Shabbat Tetzaveh, Shabbat Zachor

Candles Friday 27th 5:25pm
Havdalah 28th 6:21pm
Megillah Wednesday Night 6:45pm at Park East

The Shabbat before Purim is always called Shabbat Zachor, the Shabbat of Remembrance when we recall the unprovokeed irrational and cruel assault of Amalek on defenseless stragglers on their way out of Egypt. Amalek no longer exists. But Amalek signifies to us irrational hatred, prejudice, anti- Semitism.

We have suffered from it for thousands of years. The story of Esther and Haman’s desire to kill the Jews simply because they were different, dates back tothe Persian Empire in the century after Cyrus the Great.

But the fact is that ever since, whether under Christianity, Islam or Marxism, anti-Semitism has flourished. We have always had to fight for our survival except for afew exceptional centuries in between. Since the Second World War in Europeand America, as caring people reacted to the crimes of the Nazis we haveexperienced unprecedented freedom from discrimination although not fromsecret or covert anti-Semitism.

The revival of Jew hatred we are now witnessing in many areas of the Westernworld of course Islam makes the previous seventy years seem like a Golden Era.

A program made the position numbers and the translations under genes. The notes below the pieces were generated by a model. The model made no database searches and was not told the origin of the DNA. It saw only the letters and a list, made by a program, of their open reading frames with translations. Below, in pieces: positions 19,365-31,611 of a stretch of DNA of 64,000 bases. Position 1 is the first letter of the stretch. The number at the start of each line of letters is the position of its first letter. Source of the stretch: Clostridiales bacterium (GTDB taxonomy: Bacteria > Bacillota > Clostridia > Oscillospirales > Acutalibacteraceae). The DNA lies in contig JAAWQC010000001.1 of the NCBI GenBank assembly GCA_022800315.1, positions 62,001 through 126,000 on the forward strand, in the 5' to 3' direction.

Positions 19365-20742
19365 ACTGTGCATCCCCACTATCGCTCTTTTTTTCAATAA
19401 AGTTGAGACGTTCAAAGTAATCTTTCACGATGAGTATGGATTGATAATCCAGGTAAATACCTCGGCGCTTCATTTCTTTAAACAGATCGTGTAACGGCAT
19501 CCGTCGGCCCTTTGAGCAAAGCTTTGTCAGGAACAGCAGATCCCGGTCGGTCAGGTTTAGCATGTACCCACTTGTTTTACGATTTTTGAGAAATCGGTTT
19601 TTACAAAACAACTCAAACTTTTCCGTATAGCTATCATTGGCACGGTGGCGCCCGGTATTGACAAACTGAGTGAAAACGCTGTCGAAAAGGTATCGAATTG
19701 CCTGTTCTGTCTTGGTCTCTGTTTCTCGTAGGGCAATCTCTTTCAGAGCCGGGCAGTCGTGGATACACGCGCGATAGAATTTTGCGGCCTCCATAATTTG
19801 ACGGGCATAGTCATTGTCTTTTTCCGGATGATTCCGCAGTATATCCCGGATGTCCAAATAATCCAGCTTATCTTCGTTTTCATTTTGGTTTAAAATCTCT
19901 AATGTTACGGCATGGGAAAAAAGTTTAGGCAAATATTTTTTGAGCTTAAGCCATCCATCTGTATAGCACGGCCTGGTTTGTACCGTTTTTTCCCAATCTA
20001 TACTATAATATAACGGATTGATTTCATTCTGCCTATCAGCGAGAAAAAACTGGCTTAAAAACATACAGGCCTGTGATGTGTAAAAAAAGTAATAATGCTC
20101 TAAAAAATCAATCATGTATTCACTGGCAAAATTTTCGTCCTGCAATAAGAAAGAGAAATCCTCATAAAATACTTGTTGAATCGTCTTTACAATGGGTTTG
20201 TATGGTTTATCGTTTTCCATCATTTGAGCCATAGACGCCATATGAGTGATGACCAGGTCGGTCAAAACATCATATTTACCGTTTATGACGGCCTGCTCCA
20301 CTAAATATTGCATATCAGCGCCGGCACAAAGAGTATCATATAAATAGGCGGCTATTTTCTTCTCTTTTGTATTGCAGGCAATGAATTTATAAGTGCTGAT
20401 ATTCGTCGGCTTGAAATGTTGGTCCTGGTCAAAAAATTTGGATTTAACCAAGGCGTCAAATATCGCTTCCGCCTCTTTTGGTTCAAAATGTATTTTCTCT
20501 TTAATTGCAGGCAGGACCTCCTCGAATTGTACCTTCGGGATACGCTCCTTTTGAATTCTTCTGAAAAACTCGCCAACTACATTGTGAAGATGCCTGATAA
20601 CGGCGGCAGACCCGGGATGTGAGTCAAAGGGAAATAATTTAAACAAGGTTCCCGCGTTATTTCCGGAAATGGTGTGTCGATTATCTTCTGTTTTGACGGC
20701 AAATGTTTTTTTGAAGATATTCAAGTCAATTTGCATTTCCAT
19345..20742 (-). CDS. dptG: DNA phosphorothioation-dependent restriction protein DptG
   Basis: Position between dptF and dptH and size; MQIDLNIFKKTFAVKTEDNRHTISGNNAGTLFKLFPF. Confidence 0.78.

But we will survive primarily because we remember who we are and what ourhistory is. The obligation to remember is an obligation not only to recall but alsoto ensure that we do not capitulate. That is why it is necessary to go on cryingfrom the rooftops about the dangers and the challenges of our opponents. Keeping quiet is never a solution.

That is what Purim reminds us of. Mordechai thought that if he told Esther not toreveal her Jewish background this would help. But in the end he came to realizethat being Jewish was not something to turn away from but something to beproud of.